All the things I was taught were wild about me were all the things I was taught were wrong about me. [ezcol_1quarter]
Olive is a social strategist, content manager and copywriter based in Athens, GA. She’s easily jazzed by iced chai lattes, kitchen dance parties and pure, real connection. Through Dearest Olive Studio, she helps small brands and non-profits transform their client bases into dear, thriving communities through custom content creation and social media management.
I was raised in the Church of Tidying Up. I spent my childhood in Sunday School and my adolescence in youth rooms and on Spring Break Beach Retreats. I learned how to live a tidy, pleasing life for a God that held the key to my freedom. A God that offered grace to cover my wild.
Wild things like... Laughing too loudly. Sitting with my legs uncrossed. Wanting to wear jeans when I was supposed to wear dresses on Sundays. Sharing too much of my heart with people, because it might expose my mess. Exploring sexuality before marriage.
So, to appear Tidy, I tamed my wild. I crossed my legs and talked quietly. I broke up with boyfriends because they weren't Tidy enough. At 22, I got pregnant and so, we got married in order to keep up with the Tidy. For years, I had a deep sense of envy for people who lived wildly and didn't leave the key to their freedom in someone else's hands. I stopped writing and I stopped singing so I could stuff my wild in a little square box.
When I was nine years old my parents took me to Hawaii to witness one of their friends get married on this gorgeous, cratered rock in the middle of the Pacific Ocean. Strangely, we spent the rest of the week on their honeymoon, with them. But don't worry, it's wasn't what you think. ;) During that week, I experienced wild things that I didn't even know existed. I stood on a volcano, ate macadamia nuts just after their harvest and saw more geckos than I could ever count. We walked through forests with birds that could've come straight out of a Pixar movie. I danced at a pig roast with ladies in grass skirts and, prematurely, I wore my very first (and last) coconut bra. But the one thing that held my attention more than any other was a Bonsai tree. I was still picking pieces of smooth, creamy macadamia nuts out of my teeth (and still wearing my coconut bra) when I saw, in a square foot box, a tree that looked as if it should have been a mile high and two wide. I asked my dad how in the world a tree could be so big and, yet, so small. And he told me all about the art of Bonsai - how Bonsai artists carefully prune the roots to keep the tree small, tidy and beautiful. He told me it looked like some kind of White Pine tree (and I thought,I've never seen a pine tree that was white, Dad!). What he meant was that this neat, tidy tree was meant to be 80 feet tall and 80 feet wide. That it it would really be wide as twenty 3rd grade Olive's lying on the ground. And I thought,What a weeeeiiirdddd thing for a tree!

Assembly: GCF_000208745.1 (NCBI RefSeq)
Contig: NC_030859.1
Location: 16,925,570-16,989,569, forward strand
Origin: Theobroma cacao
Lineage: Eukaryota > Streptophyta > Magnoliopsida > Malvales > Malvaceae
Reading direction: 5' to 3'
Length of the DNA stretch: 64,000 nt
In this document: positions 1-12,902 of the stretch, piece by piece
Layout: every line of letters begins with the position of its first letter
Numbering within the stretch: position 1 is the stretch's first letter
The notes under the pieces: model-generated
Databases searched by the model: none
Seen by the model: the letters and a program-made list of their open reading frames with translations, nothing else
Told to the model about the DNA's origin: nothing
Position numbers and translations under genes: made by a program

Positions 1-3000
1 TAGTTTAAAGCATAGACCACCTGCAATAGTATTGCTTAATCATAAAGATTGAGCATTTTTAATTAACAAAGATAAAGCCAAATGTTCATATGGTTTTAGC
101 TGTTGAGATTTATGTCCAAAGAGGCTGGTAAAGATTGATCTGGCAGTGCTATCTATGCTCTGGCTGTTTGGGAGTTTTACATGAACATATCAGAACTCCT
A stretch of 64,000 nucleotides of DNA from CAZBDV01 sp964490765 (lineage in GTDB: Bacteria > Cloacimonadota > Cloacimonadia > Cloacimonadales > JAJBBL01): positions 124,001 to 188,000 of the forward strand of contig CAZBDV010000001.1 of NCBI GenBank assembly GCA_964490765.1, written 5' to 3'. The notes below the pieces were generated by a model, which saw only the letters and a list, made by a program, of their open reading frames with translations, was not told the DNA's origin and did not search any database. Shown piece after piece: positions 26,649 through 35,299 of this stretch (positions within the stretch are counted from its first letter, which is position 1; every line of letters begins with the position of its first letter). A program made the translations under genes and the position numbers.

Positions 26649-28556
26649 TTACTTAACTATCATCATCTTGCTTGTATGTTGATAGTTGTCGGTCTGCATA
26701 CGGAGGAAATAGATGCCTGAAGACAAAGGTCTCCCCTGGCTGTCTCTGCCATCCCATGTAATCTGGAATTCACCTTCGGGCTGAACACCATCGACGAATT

Ten years later, I was sitting around a campfire with some of my friends from my college ministry at Auburn. My friend, John*, was getting ready to graduate with his degree in Forestry. Somehow, we started talking about the art of Bonsai and I cringed a little. Bonsais had bothered me ever since I was nine. I heard John say he was fascinated. Not by the trees but by the concept. That we could take these big, wild beings and keep them so neat and tidy. He said it was a lot like the art of our faith. And, I said, "Or the art of keeping things small." And, in that moment, around a fire with my friends, I realized that it wasn't the Bonsai that bothered me. It was me. It was my own root pruning and my own art of keeping myself neat, tidy and small.
Today, as an adult, I'm still tempted to prune my roots and show you a neat & tidy life in little square boxes that fit in your hand. To say that I'm okay when I'm not. To shave my legs when I just don't want to. To post a photo of the one tidy square foot of my house while the rest looks like a Chuck E Cheese play place. To say the thing that's popular instead of the thing that's real.
When I stop pruning my roots and I let them grow deep into the earth and my branches grow up and out, I realize that I'm a part of a complete ecosystem of connected, wild things. Today, that looks like some hairy ass legs under these jeans. It looks like spending weekends in the woods with people who barely know me but love my deeply for who I am. It looks like using tiny square boxes of light to tell people that I'm not okay but it will all BE okay. It looks like dating a very UnTidy, though handsome man who I love and who brings out my wild. And it looks a lot like parenting with my heart and not with my head.
Maybe I don't need grace to cover the wild in me; maybe my wild is the grace that sets me free.
(And maybe yours is, too.)